In transfusion medicine, packed red blood cells (sometimes called stored packed red blood cells or simply packed cells) are red blood cells (RBC, also called erythrocytes) that have been collected, processed, and stored in bags as blood product units available for blood transfusion. The collection may be from a "whole blood" (WB) donation followed by component separation, or by RBC apheresis (sometimes called "double-red," due to the potential to donate two units' worth at once that way). The processing (often termed "manufacture," since the end result is deemed a biologic biopharmaceutical product) and the storage can occur at a collection center and/or a blood bank. RBCs are mixed with an anticoagulant and storage solution which provides nutrients and aims to preserve viability and functionality of the cells (limiting their so-called "storage lesion"), which are stored at refrigerated temperatures for up to 42 days (in the US), except for the rather unusual long-term storage in which case they can be frozen for up to 10 years. The cells are separated from the fluid portion of the blood after it is collected from a donor, or during the collection process in the case of apheresis. The product is then sometimes modified after collection to meet specific patient requirements.
The product is typically abbreviated RBC, pRBC, PRBC, and sometimes StRBC or even LRBC (the latter being to indicate those that have been leukoreduced, which is now true for the vast majority of RBC units). The name "Red Blood Cells" with initial capitals indicates a standardized blood product in the United States. Without capitalization, it is simply generic without specifying whether or not the cells comprise a blood product, patient blood, an etc. (with other generic terms for it being "erythrocyte" and "red cell").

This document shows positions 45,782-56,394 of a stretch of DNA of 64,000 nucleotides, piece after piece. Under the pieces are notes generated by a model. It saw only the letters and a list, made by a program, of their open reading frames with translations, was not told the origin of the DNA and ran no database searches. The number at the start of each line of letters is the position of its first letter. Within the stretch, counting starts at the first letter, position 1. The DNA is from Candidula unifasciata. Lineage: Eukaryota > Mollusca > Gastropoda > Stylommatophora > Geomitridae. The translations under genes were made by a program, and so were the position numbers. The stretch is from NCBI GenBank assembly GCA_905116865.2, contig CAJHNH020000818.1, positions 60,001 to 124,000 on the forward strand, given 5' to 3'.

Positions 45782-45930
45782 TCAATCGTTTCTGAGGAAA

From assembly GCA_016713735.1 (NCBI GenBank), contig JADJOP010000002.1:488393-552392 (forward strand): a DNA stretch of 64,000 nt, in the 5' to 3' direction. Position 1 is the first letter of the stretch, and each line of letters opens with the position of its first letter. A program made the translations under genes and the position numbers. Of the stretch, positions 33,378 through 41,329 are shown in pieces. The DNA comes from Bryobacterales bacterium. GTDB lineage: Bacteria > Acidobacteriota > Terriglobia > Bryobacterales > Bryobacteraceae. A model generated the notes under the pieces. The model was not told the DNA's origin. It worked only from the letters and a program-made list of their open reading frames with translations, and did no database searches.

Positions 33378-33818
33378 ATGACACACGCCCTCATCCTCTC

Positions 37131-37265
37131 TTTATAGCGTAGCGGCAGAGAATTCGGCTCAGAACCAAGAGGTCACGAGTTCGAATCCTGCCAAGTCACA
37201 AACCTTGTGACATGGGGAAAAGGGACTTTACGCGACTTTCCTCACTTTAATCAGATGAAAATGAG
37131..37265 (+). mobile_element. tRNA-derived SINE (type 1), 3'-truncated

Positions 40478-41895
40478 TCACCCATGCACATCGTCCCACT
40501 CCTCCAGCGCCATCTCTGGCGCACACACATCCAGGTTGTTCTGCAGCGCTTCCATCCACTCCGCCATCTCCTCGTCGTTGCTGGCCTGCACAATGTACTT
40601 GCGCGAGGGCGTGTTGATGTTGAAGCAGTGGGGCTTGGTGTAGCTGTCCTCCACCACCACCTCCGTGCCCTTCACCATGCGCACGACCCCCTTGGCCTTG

RBCs are used to restore oxygen-carrying capacity to the blood of a patient that is suffering from an anemia due to trauma or other (perhaps chronic) medical problems, and are by far the most common blood component used in transfusion medicine. Historically they were transfused as part of whole blood, but in modern practice the RBCs and plasma components are transfused separately. The process of identifying a compatible blood product for transfusion is complicated, and giving incompatible RBCs to a patient can be fatal.
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